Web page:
The Demise of Brick and Mortar Video Game Retailers

05/12/2015 04:01 pm ET | Updated May 09, 2016

Digital media across all mediums is more easily accessible now than ever before. Music has all but completely shifted to digital downloads and streams thanks to iTunes, Spotify, Pandora, and numerous other avenues to purchase and listen to music instantly. High Definition Movies are being downloaded and streamed through Netflix, Hulu, and Amazon, almost completely eliminating the desire for Blu-Rays and the now nearly obsolete DVD. Books are downloaded and even borrowed from services like Amazon's Kindle application and Apple's iBooks. The first two mediums listed have almost exclusively been converted to digital due to no real difference in the experience between their digital and physical forms and digital is vastly more convenient and less expensive than visiting a store for purchase. Books, however, lose something in digital translation because of the tangible feeling of holding a book while reading. Physical books still own roughly half of the market share and will continue to have a future for the foreseeable future. Another form of entertainment that is becoming increasingly threatened by digital takeover is similar to music and movies, as it does not lose any value by shifting towards digital purchase and consumption: Video Games.

Unlike the other forms of video games listed, video games have evolved at more of trickle in terms of the digital landscape in large part due to the sheer size of files of modern games. However, with internet speed increasing, and large capacity hard drives dropping tremendously in price, console gamers, the ones most dependent on physical games are being given another option now. PC Gamers have been consuming digital games for many years now, and physical PC games barely exist today. Console games are another story though. Specialized retailers like GameStop, and large department stores have still been able to sell physical games consistently over the years. That climate is changing with modern gaming consoles.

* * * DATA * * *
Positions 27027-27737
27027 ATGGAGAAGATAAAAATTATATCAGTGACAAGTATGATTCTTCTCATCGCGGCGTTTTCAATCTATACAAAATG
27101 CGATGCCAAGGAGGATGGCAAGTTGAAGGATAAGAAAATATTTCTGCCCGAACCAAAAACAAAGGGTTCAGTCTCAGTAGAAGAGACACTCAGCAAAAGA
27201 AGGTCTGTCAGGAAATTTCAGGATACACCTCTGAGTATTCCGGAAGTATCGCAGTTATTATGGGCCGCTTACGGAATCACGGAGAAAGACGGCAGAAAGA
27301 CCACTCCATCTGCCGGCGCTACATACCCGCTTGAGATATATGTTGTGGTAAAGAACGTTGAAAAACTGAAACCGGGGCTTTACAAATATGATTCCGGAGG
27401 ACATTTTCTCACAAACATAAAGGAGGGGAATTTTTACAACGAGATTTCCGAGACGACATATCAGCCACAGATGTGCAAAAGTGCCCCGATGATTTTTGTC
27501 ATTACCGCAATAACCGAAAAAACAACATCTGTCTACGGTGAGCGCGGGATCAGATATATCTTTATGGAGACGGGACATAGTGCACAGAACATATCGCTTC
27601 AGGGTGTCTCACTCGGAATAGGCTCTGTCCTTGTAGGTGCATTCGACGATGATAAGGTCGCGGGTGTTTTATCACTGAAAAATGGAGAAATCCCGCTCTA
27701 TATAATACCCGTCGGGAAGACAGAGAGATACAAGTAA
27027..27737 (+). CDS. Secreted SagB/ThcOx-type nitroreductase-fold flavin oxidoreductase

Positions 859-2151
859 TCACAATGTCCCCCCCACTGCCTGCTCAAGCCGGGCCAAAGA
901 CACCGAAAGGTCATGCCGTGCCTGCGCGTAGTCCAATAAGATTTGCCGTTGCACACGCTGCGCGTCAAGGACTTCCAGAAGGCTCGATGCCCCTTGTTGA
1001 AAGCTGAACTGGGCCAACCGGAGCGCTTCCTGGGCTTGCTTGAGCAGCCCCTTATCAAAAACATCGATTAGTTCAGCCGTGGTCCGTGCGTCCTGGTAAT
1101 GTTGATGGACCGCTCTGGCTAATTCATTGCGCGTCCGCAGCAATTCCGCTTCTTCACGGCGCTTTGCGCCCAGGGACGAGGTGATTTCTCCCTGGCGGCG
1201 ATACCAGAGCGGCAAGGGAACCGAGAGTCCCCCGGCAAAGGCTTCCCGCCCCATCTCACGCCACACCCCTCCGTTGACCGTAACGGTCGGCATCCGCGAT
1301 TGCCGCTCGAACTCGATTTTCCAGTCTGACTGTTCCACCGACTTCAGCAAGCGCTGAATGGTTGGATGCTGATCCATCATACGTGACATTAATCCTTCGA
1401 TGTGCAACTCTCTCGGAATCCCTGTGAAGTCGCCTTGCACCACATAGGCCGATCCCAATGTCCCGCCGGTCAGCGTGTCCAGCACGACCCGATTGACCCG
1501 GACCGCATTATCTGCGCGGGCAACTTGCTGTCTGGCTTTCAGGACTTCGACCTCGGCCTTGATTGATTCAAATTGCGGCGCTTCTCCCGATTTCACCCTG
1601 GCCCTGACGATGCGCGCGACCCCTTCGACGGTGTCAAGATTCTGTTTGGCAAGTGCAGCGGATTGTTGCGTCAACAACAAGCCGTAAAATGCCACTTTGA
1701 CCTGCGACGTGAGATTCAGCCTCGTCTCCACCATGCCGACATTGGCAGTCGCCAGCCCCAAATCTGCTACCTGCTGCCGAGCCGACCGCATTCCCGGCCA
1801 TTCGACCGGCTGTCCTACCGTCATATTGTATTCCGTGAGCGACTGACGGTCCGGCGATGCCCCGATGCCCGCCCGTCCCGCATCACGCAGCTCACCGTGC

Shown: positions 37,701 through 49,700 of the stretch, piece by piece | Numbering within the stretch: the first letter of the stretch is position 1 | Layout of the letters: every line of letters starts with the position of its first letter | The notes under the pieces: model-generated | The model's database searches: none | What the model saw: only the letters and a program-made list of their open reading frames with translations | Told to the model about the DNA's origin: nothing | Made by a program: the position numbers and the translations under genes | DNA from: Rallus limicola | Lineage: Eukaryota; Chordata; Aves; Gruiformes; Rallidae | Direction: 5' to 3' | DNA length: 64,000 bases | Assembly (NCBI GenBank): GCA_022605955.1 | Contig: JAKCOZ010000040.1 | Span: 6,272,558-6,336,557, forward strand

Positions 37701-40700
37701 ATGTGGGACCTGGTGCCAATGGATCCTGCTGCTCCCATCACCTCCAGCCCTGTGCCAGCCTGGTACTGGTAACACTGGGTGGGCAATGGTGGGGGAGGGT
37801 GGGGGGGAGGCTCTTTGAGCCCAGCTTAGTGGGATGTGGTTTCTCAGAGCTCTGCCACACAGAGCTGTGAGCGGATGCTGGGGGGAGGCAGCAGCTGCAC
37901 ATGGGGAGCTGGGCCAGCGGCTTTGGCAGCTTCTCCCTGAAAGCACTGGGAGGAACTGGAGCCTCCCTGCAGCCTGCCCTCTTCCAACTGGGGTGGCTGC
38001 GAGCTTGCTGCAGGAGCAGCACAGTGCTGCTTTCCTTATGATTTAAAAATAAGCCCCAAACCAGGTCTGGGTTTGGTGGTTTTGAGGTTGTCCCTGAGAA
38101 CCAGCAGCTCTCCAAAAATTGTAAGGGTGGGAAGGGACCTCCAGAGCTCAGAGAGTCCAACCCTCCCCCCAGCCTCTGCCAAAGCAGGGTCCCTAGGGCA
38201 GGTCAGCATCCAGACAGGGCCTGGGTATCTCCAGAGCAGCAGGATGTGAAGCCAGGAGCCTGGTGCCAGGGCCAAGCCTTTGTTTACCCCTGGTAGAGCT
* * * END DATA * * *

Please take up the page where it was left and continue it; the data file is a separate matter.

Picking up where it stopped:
Sony's Playstation 4 and Microsoft's Xbox One now allow nearly every full priced major release to be purchased digitally through their respective internal stores. What about file sizes? Previously, the downside to downloading games on home consoles was the space that they took up on the hard drive, making physical games more popular and practical. Now, modern games are so graphically intensive and powerful that even physical games on these two consoles require massive installs in order to play. Physical games take up almost exactly as much space on the hard drive as digital games.

To increase digital sales and popularity, often times games are allowed to preloaded days before their release, meaning that it will be completely downloaded so when it hits midnight on release night, the game is instantly available to play. In fact, gamers can play digital games before their physical counterparts due to this excellent feature, making digital games more convenient than physical games.

What does this mean for stores like GameStop and other video game retailers? These stores offer digital download codes for purchase in store and online, but that still requires an additional step to start playing. In today's busy world, people want things fast and purchasing through the console's marketplace directly allows this speed. If you are not comfortable linking your credit card with the marketplace, currency can be purchased and entered in the form of a code at almost every gas station, grocery store, and department store around, meaning that when you pick up your groceries or fill up your gas tank, you can grab a card and purchase games from the marketplace when you get home.

The gaming industry is constantly evolving and changing, and this is a transformation of the way we purchase games. Just like the demise of brick and mortar music stores, video stores, and even book stores due to Amazon, video game retailers have seen a decrease in physical game sales that will almost undoubtedly continue at a faster pace as technology makes it easier to acquire games digitally.

Digital games are the future of gaming, and while brick and mortar stores will be around for a little while longer at least, the trend of purchasing games digitally will likely become the normal in just a few short years.